Can A Perfume "Sit Badly"? 9 Questions To Jacques Cavallier Belletrud

Can a perfume "sit badly"? 9 questions for the master perfumer at Louis Vuitton-Jacques Cavallier Belletrud


Can a perfume "sit badly" like a piece of clothing?

You wear fragrances because you love them. It's rare that I smell perfume and it doesn't go with the look. At least at first glance with someone, I don't know. I trust people's tastes. I love introducing my perfumes to a woman who wears jeans and special shoes. I like contrasts, not the total look.

Is it a question of age to wear classic flowers like a mimosa?

No no. It depends on the way. Mimosa or violets are perceived as very classic in the perfume world, the latter even as "old fashion". That's not true. I already presented the ingredients in a modern way in the 60s and 70s and do it all the more today. The mimosa itself has no age. Dynamic, fresh, fruity - it all depends on the combination as in cooking. It's been like that forever.


Has perfume always been age-free?

The perfume was once intended for a sedate woman. Not for singles, maybe for fiancés. It had a social rather than an aesthetic symbolism. Fortunately that is over today. What's more, young people are again specifically looking for vintage perfumes because we have no limits. Also in the creativity that emerges from me and also from my daughter. Always attentive to claim, elegance and fascination.

Your 20-year-old daughter Camille works in your team. Is your presence noticeable as a younger generation?

Very. She is young. She is a woman and the first in our family of perfumers who will be working as such in five decades. She has a feeling for things. She is currently working on a precise project and I am excited to see what she will show me. Even if I'm 15 mentally myself - which is sometimes a problem: my wife would say it is tiring at times (laughs). She brings in new views. She has the craziness of her father and is learning to express it in front of me. My father was surprised when people told him about my idiosyncratic creativity. He was much stricter than me, but probably very pleased to hear such things.


The video with Emma Stone as the testimonial of the "Les Parfums" line was viewed 15 million times. How do you perceive social media?

I love it! I have a private Instagram account and am networked with family, my daughters, and friends. But we are the youth of the social media era. With regard to perfumes, she pushes all brands towards transparency. As long as it doesn't turn into a dictatorship and a commercial competition, I think it's wonderful that people around the world have the same information about products and can also exchange ideas about them.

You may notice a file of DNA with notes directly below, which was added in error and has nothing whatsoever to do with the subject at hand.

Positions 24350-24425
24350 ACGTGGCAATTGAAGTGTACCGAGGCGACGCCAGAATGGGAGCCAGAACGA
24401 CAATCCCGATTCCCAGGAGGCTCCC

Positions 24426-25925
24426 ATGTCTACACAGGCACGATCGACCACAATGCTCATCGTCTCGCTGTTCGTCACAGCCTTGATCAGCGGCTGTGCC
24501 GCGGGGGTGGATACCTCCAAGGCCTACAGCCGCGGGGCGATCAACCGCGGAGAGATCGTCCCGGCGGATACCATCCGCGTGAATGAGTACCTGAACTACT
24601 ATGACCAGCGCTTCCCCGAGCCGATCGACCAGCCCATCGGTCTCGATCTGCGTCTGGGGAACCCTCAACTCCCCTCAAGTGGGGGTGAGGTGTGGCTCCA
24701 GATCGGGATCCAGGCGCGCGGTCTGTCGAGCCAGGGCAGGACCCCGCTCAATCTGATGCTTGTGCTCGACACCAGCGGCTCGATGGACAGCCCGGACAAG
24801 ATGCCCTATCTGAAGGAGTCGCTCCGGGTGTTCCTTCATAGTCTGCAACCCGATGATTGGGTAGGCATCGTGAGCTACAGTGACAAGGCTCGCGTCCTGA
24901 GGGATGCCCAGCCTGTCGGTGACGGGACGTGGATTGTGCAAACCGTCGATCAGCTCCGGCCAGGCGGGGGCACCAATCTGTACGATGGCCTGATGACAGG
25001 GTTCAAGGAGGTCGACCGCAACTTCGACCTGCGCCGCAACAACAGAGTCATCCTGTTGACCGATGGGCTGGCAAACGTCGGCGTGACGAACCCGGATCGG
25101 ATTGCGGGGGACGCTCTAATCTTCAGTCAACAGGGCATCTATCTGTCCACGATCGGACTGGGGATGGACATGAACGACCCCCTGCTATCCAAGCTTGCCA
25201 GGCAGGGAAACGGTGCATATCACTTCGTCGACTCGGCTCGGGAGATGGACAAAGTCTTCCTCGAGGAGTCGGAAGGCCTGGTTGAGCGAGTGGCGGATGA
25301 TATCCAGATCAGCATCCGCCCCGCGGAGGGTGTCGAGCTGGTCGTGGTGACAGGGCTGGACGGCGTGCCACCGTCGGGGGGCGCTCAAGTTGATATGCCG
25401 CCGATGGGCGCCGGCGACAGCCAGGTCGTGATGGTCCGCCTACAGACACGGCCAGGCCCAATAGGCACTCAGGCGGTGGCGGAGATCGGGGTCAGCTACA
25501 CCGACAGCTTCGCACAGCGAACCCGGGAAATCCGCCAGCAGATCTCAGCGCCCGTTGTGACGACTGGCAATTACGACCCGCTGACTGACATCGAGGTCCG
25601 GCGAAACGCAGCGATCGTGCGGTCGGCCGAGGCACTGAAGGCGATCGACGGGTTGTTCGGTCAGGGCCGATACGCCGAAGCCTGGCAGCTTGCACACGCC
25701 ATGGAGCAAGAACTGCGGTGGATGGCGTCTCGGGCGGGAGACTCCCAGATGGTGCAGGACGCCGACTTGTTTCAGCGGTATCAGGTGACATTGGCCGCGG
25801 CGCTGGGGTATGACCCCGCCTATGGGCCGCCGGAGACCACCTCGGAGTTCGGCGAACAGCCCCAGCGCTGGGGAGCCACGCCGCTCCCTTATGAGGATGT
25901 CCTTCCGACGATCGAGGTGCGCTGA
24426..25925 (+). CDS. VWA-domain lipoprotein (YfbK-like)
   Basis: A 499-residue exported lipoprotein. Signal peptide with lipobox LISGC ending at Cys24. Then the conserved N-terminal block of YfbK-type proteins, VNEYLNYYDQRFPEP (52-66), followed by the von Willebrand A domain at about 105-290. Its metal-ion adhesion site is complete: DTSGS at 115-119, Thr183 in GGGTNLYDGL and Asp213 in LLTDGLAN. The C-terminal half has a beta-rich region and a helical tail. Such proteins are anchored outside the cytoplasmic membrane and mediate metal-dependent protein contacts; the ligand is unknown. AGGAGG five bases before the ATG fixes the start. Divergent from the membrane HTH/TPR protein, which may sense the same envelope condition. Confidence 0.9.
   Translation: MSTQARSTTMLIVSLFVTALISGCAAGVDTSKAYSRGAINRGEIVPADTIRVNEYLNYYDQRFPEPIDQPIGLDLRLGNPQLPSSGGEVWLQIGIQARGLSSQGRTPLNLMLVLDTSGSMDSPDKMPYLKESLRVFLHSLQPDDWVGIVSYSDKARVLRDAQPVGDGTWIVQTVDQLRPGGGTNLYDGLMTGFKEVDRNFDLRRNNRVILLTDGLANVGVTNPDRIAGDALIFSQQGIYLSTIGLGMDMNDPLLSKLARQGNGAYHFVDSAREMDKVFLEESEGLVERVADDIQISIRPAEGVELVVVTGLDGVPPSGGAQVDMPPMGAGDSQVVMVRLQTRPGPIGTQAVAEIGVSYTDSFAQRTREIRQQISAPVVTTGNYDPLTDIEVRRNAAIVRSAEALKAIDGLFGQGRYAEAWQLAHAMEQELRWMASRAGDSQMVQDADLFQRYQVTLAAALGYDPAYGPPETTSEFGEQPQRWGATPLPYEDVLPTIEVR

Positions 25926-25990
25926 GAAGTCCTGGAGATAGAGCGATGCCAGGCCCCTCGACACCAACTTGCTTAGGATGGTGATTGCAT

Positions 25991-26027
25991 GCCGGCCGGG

Is the transparency also growing in the production method of perfumes and aspects such as sustainability?

Of course. It's very important, but it's also a trend today. In the perfume world, you always want to use natural ingredients and work with people who stand behind them. That was and is not always the case. We do our best to see where the ingredients come from. We pay a lot of attention to the suppliers. And we purchase the raw materials directly in Grasse from those I trust. We work together with various world-famous companies. It is very important to me not to use the catchphrase for communication and marketing and to use it now if we have worked that way up to now anyway.

Can perfumes be a social statement today?

They will, thanks to younger people. Nothing is fake, nothing more untrue, that's all through. The trendsetters have something to tell and say. Who would have thought 15 years ago that we would wear suits and shoes like that (pointing to his sneakers)? Thanks to Virgil Abloh and Balenciaga and all the other houses steeped in history. I look at every fashion week and also a lot of fashion. You can feel it when something sprouts. And that in turn influences what I do. So yes, it comes slowly.


In the past, travel was characterized by elegance, a look at the Louis Vuitton archives is enough. Are you getting nostalgic?

Not at all. I'm not nostalgic, but I respect the past and what was before. At Louis Vuitton in particular, it's a tribute to everyone who worked here before us. The brand has always stood for innovation, creation, and modernity. It is probably the most innovative in luxury goods. And it's not without reason that we're number one among luxury brands. Because we transcribe DNA and foundations. This means to create innovative feelings for new things with the same values. With "Heures d'Absence" the name is fantastic and it is timeless. It is a projection into the future for something that will last forever.

Where do you see the Future of perfume?

Today we see the majority in the mass market. And next to it the "Premiere Brand Parfums" at Chanel, Christian Dior, and Louis Vuitton. What is particularly new is the behavior of young people who are more demanding and who shape them. In everything: fashion, films, nutrition, and even perfumes. They want to know more about it and understand it. I watch them come into the stores and ask questions. You inform yourself. They don't just want to buy. Spending money is easy, it's about weighing what you are spending it on.

P.S. Questions are translated from an interview

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